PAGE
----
Daniel J Vance

On July 12, 2007, Ralph Rekemeyer accidentally tumbled from high up a ladder to the ground while cleaning windows. His life changed instantly. Rekemeyer reads this column in the DeWitt (Iowa) Observer.

“About the only thing I remember about that day was a police officer hovering over me to assist an emergency medical technician,” said 58-year-old Rekemeyer in a telephone interview. “They helped me onto a stretcher before taking me in a helicopter to University of Iowa Hospital.”


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Rekemeyer broke his sternum, all his ribs, and his spine at the T-7 level. He and his brother co-owned a successful window cleaning company.

“I woke up and my wife was there at the bed,” he said. “I was told I’d probably never walk again. My wife didn’t want to react in a way that would keep me down worse than I was.”

He spent three months in the hospital before transferring to a rehabilitation facility in Davenport. He began using a wheelchair. When finally returning home, he and his wife suddenly realized their home was inaccessible, so they built a new home with extra-wide doorways, wide hallways, lower door knobs, and a roll-in shower. They had to purchase a wheelchair-accessible van.

He said, “I still have good function in my upper body, but have complete paralysis from the trunk down. It’s been a tough adjustment for me. I’ve always been an outdoors person, and now I’m not able to hunt, fish or work around outside. Until you get into a situation like this, you don’t think of people in this position.”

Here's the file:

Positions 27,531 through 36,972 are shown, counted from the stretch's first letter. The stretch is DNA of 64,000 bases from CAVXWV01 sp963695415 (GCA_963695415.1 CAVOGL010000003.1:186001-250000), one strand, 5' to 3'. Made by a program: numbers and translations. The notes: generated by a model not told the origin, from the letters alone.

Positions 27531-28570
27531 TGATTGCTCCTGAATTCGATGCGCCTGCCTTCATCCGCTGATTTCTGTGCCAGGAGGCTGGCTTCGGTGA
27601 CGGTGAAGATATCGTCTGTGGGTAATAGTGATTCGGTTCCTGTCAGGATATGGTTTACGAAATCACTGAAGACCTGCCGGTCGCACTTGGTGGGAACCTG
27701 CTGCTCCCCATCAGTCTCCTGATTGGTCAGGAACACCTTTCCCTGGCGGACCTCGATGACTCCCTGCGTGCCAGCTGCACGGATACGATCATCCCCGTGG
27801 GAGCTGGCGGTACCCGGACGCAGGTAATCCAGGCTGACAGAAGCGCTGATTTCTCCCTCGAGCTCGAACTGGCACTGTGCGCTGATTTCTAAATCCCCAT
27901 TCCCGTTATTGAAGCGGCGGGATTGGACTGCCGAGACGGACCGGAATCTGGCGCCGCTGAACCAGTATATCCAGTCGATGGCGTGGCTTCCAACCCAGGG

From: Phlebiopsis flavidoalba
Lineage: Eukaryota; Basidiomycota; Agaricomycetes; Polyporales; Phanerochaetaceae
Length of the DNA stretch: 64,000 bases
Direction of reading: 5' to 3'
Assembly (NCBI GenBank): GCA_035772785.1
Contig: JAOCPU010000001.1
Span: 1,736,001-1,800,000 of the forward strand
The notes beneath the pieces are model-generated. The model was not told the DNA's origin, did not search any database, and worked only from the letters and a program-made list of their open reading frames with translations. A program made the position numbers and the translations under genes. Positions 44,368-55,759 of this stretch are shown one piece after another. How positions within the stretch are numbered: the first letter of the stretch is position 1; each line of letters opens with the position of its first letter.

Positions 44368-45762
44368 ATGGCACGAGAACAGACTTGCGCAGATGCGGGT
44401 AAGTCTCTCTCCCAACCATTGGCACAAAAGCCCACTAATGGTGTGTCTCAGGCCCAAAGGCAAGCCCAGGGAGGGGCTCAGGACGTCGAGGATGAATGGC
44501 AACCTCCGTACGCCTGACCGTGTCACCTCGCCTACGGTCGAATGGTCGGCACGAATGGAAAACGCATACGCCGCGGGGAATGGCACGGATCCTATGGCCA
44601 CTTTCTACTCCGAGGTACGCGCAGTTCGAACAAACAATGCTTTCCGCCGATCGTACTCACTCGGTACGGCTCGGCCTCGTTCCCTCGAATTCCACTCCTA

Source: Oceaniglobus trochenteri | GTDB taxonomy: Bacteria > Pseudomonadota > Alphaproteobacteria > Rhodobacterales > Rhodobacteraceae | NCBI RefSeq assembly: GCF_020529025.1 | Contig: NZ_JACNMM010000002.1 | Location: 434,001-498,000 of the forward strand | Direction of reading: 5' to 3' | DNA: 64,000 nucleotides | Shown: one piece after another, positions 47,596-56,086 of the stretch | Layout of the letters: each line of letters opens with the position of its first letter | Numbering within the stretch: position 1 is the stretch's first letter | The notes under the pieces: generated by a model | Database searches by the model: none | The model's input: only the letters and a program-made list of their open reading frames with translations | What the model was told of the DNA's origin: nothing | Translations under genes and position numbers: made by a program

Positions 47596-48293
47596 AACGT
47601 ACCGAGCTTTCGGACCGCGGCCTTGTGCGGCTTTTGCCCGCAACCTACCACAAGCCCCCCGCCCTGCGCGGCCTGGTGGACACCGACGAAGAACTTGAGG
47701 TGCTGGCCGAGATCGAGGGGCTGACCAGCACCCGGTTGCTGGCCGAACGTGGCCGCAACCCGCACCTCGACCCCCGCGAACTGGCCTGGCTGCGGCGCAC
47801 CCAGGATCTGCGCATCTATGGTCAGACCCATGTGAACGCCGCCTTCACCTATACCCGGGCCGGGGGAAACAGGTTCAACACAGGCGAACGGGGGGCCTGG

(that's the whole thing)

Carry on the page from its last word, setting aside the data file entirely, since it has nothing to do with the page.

For years, he said, he used to clean the windows of hospitals and large nursing homes. While doing it, he saw perhaps hundreds of people with disabilities, yet never really had been able to understand their situation.

He really would like a part-time job, but can’t find one that offers him meaningful work. And he bristled at the idea of doing make-work or shuffling papers. Rekemeyer has many years of experience selling services for the window cleaning company. “I want something in which I can be productive,” he said.

Rekemeyer has received a great deal of encouragement from his wife and 16-year-old daughter. “They try to make me be as independent as possible by not babying me,” he said. “That’s probably a good thing for anyone in a similar situation.”

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